The other day I was walking in town and I passed a billboard with some admonishments to passersby on how to stay healthy. One thing “fun” about Moldova is that a huge percentage of billboards are used by the government, governmental agencies, or foreign NGOs to broadcast helpful information. Not quite sure if that’s due to a lack of commercial customers for the billboard owners or whether it’s some kind of local legislation on PSAs.
Whatever the reason, I saw a Romanian verb which reminded me of something I struggled with years ago when I was learning the language. Being an amateur etymologist, I’m always fascinated with the why of language and I only just recently found out the answer to this particular puzzle.
Walk, Don’t Run
If English is your native language, you might be surprised to learn just how weird and unusual the verb to walk is. Most languages, including both Germanic and Latin ones, really don’t have a proper equivalent to this verb.
Yes, if you learn Spanish you’ll be taught that caminar means “to walk” and correr means “to run” (Italian: camminare/correre) but in reality the first word means “to go down the road” while the second means “to move rapidly”. Nowadays they’re stretched to be the equivalent to English’s run/walk combo but they’ve never been truly identical.
Indeed, most languages simply started out with a verb equivalent “to go”. So saying “I’m going to the village” was automatically assumed to mean “I’m walking to the village”.
Down by Law
Modern Romanian still has a weird way of saying “to walk”, which is what I saw on the billboard the other day that triggered this article. In Romanian, to say “walk” you actually say “go by down” or “go by the down method”.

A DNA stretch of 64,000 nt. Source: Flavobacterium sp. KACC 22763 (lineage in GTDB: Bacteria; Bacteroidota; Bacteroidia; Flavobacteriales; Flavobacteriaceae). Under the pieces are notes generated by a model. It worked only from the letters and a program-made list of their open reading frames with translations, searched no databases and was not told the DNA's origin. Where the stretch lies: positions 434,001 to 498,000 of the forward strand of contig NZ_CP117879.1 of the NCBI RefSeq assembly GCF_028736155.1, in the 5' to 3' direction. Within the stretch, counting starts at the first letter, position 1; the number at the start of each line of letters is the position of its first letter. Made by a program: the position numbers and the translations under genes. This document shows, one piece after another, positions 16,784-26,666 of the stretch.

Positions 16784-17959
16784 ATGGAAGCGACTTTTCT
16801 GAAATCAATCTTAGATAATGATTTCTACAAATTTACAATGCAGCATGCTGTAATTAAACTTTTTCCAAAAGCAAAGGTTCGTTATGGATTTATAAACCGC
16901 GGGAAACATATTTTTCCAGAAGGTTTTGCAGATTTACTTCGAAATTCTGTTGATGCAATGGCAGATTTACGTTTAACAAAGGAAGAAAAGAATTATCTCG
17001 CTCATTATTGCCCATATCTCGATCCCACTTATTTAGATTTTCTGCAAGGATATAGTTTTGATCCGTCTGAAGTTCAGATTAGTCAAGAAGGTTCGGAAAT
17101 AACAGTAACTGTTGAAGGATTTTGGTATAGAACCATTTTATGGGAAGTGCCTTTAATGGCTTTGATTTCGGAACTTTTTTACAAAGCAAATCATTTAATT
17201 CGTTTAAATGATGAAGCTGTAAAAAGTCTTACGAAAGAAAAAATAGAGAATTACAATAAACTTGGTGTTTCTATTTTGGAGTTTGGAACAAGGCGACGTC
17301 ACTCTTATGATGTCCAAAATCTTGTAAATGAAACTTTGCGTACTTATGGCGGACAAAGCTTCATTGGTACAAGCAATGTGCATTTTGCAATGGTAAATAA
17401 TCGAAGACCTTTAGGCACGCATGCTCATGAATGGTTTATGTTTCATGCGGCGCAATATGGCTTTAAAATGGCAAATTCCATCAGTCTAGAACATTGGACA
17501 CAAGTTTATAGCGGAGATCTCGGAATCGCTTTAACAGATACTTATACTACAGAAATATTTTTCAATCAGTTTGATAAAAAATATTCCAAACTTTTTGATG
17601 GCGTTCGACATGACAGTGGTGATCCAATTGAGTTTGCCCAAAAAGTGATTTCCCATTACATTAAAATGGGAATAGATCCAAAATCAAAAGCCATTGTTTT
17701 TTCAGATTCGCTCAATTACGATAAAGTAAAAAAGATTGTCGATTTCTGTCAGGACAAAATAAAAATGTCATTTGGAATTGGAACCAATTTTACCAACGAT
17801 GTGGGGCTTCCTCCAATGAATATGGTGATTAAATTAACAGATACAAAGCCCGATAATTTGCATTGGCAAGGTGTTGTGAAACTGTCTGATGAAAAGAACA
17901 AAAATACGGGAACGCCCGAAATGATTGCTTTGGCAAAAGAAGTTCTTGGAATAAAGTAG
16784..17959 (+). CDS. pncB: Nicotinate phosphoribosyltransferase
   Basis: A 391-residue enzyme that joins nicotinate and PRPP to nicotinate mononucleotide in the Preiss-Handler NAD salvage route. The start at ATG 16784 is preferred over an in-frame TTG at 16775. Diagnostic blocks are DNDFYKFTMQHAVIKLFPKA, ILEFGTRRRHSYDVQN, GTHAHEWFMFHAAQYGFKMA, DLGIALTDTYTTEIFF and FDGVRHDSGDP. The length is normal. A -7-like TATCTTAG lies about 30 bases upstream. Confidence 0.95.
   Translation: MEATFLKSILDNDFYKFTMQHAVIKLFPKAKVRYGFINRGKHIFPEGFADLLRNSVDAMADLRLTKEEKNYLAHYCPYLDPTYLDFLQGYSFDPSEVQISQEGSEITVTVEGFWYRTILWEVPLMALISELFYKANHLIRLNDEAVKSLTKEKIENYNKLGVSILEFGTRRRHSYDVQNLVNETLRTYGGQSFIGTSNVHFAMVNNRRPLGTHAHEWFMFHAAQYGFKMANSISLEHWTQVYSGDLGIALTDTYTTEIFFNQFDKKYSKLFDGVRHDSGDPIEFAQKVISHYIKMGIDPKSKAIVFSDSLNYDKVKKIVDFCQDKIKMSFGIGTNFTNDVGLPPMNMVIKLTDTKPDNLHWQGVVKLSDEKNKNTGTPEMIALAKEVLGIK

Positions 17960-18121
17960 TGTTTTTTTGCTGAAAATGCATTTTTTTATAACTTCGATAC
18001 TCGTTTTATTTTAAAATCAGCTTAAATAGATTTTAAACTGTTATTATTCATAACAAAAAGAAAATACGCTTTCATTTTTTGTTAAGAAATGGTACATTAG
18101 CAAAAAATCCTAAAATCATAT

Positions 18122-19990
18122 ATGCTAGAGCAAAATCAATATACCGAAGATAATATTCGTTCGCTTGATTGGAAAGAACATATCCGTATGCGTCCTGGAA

a merge = to go
a merge pe jos = to walk
Eu merg = I go
Eu merg pe jos = I walk
If you learn to conjugate the verb a merge (to go) then any time you want to say “walk” you just add the two words “pe jos” at the end, identical for both singular/plural and all gender forms.
Noi mergem pe jos = We walk
Ea merge pe jos = She walks
Therefore, what the Moldovan billboard was exhorting me to do (in order to stay healthy) was mergi pe jos! or “be sure to do some walking every day!”
Fun fact: the French carmaker Peugeot sounds somewhat similar to “pe jos” when Romanians pronounce it, making it (approximately) sound like it’s saying “you’ll be walking with this car”, a hilarious mix-up similar to the Chevy Nova brouhaha. But, as far as I know, Peugeot doesn’t sell cars directly in Romania so it’s not a big problem. But now you know something cool to impress your friends with!
Ride, Sally, Ride
So why in the world does Romanian use “go by down” for walk instead of following the cue of other Latin languages? After all, drumetie in Romanian means “to hike”, and it’s based on the word for “road/path” (drum). So why not cobble together a similar word for “to walk”? Eu stradez, anyone? :P
The answer, as most secret things in Romanian are, lies in understanding Russian. This blog is not, and never shall be, a guide to learning Russian (whew!) but what I can say briefly is that Russian verbs for indicating motion are complex. In a nutshell, there are two very, very similar verbs, one that means “to go on foot” and the other “to go by vehicle”.